In the face of the pandemic, Corporate India saw two workplace realities become front and centre like never been before – the need for Inclusion and the focus on the mental health of employees. I believe it’s no coincidence that these climbed the priority charts for companies almost at the same time and that too in the aftermath of the pandemic. Inclusive workplaces go a long way in enabling and improving the emotional wellbeing of employees, particularly in the backdrop of the alienation and stress caused by the pandemic.
Let me deconstruct workplace inclusivity into three key components, in order to reiterate this strong causal relationship – Respect, Empathy and Psychological Safety. Exploring the impact of each of these elements on employee mental health is likely to add up to the totality of its impact.
While we all come to the workplace in a certain professional capacity, we expect to be respected as both – the professional as well as the person that we are. Erstwhile organisations laid more importance on respect for the employee as a professional, and any element of respect for the individual was largely left to the personal equation amongst the employees. However, today personal respect is becoming just as important. A term such as ‘respect’ that never got much airtime earlier, is now something that employees are having to rethink - What does respect mean at the workplace? What might be the difference between respecting someone and being respectful of someone? A respectful work environment keeps unnecessary stresses such as insensitive comments, disrespectful banter, exclusion, bullying etc. at bay. A respectful workplace is thus a key enabler for employees’ positive mental health.
There is not enough that can be said about the impact of workplace empathy on mental health. The pandemic saw phases where organisations brought business to almost a complete halt in order to care and provide for employees who were struggling on their personal front. Managers, leaders, peers alike were there for each other as their collective wellness – physical and mental – took one blow after another. This has now set a very high bar for employers in terms of demonstrating empathy. When it comes down to dealing with a mental health issue, there are always early warning signs that exist. The question then is whether these signs are caught by anyone at work, particularly the manager. More often than not these go unnoticed. Being overburdened with work is known to significantly compromise our ability to empathize. Do we check in with employees who seem to suddenly be distancing/isolating themselves from others or whose performance drops for no evident reason? Empathy will set up workplaces to not only pick these up but also facilitate meaningful conversations with those dealing with a mental health issue.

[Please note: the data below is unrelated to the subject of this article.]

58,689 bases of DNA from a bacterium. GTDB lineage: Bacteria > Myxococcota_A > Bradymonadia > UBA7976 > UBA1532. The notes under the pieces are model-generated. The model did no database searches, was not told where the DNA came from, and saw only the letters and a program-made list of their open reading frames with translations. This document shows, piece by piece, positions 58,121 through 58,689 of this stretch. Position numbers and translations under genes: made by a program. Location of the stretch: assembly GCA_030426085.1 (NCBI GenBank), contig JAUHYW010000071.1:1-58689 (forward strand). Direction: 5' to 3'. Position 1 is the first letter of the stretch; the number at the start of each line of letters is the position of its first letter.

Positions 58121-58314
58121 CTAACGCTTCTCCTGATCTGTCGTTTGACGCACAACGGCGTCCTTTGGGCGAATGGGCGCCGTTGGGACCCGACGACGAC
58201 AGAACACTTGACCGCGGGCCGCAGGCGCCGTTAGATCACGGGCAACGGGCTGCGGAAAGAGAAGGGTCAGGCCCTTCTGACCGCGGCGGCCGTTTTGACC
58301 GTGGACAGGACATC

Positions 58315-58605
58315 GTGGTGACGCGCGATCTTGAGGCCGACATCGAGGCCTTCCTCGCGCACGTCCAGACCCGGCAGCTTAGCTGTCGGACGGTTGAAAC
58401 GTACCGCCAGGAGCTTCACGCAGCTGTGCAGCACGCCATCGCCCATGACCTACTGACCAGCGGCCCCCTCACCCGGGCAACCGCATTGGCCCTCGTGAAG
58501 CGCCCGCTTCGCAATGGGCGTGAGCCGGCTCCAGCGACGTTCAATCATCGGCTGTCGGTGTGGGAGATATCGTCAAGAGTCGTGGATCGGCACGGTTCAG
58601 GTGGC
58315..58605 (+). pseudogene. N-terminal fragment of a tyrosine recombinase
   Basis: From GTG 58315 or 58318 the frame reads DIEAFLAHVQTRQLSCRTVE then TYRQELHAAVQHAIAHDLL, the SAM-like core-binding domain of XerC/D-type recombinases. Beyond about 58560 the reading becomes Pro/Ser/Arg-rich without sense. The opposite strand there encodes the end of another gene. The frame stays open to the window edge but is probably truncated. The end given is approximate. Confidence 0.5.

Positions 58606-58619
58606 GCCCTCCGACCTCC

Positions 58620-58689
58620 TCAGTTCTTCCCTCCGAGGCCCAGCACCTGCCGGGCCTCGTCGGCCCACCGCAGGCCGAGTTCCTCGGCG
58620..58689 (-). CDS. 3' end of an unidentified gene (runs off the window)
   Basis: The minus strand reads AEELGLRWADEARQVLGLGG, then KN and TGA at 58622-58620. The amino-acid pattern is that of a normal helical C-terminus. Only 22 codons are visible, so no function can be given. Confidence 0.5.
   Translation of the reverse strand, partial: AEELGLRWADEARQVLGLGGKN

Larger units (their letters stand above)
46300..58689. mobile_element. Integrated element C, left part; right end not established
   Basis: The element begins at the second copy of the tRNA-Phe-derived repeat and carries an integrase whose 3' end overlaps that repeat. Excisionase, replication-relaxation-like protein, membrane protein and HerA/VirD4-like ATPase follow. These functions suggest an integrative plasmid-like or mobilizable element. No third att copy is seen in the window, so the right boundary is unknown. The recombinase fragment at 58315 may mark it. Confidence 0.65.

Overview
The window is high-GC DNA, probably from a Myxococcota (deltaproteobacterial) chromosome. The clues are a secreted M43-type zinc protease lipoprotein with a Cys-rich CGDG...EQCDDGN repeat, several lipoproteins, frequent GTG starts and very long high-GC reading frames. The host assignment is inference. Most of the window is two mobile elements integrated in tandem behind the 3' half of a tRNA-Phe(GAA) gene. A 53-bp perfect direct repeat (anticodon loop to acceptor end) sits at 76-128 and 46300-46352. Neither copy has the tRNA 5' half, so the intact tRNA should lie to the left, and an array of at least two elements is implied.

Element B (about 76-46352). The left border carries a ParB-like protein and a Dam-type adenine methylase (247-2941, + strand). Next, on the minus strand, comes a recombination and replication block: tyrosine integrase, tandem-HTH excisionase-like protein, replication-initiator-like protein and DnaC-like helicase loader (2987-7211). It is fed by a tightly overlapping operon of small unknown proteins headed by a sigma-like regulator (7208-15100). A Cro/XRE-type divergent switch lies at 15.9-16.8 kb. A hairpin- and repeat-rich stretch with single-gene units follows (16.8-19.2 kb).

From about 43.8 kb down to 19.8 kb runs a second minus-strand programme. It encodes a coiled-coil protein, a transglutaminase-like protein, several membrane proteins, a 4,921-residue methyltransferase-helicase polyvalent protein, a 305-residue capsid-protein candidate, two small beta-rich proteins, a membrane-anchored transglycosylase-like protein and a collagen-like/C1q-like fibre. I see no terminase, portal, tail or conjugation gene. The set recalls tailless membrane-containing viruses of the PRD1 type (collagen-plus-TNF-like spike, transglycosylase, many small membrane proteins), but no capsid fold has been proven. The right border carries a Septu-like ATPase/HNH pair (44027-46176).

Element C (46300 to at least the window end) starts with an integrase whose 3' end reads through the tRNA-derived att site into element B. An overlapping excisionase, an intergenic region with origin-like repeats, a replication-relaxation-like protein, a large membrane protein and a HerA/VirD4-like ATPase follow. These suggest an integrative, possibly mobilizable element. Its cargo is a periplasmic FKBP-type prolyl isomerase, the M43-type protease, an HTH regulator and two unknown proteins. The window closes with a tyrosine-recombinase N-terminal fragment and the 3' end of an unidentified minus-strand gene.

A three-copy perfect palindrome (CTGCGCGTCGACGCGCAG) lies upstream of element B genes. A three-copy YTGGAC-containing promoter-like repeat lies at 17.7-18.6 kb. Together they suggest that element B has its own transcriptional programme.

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Progressive organisations are encouraging employees to bring their whole selves to work, without having to hold back their defining identities such as gender, sexual orientation, disability etc.. But these are also going to make some employees more vulnerable at the workplace, more prone to micro-inequities and aggressions. All of which is likely to take a toll on employees’ mental health. Needless to say, under-represented groups have more at stake here than others. Providing a psychologically safe workplace allows employees to be who they are, including being their vulnerable self, without the fear of ridicule or rejection. Mental health issues could often stem from what employees are going through in their personal lives – a divorce, financial instability, child struggling with addiction - many of which run the risk of stigmatisation. A psychologically safe space not only allows employees to be honest about their personal situation, but it also allows them to fully embrace the emotions that they may be experiencing. It gives them a safe space to seek help and have a real shot at holistic wellbeing.
WHO states this as a fact: Work is good for mental health but a negative working environment can lead to physical and mental health problems. Add to this an unequal world, and the problem only compounds. Mental Health in an unequal world is a reminder that some are more impacted and vulnerable than others, that some have lesser access to healthcare than others and that some are more hesitant than others to seek help. Workplaces too are an unequal world, and Inclusivity can start to significantly change that for the better.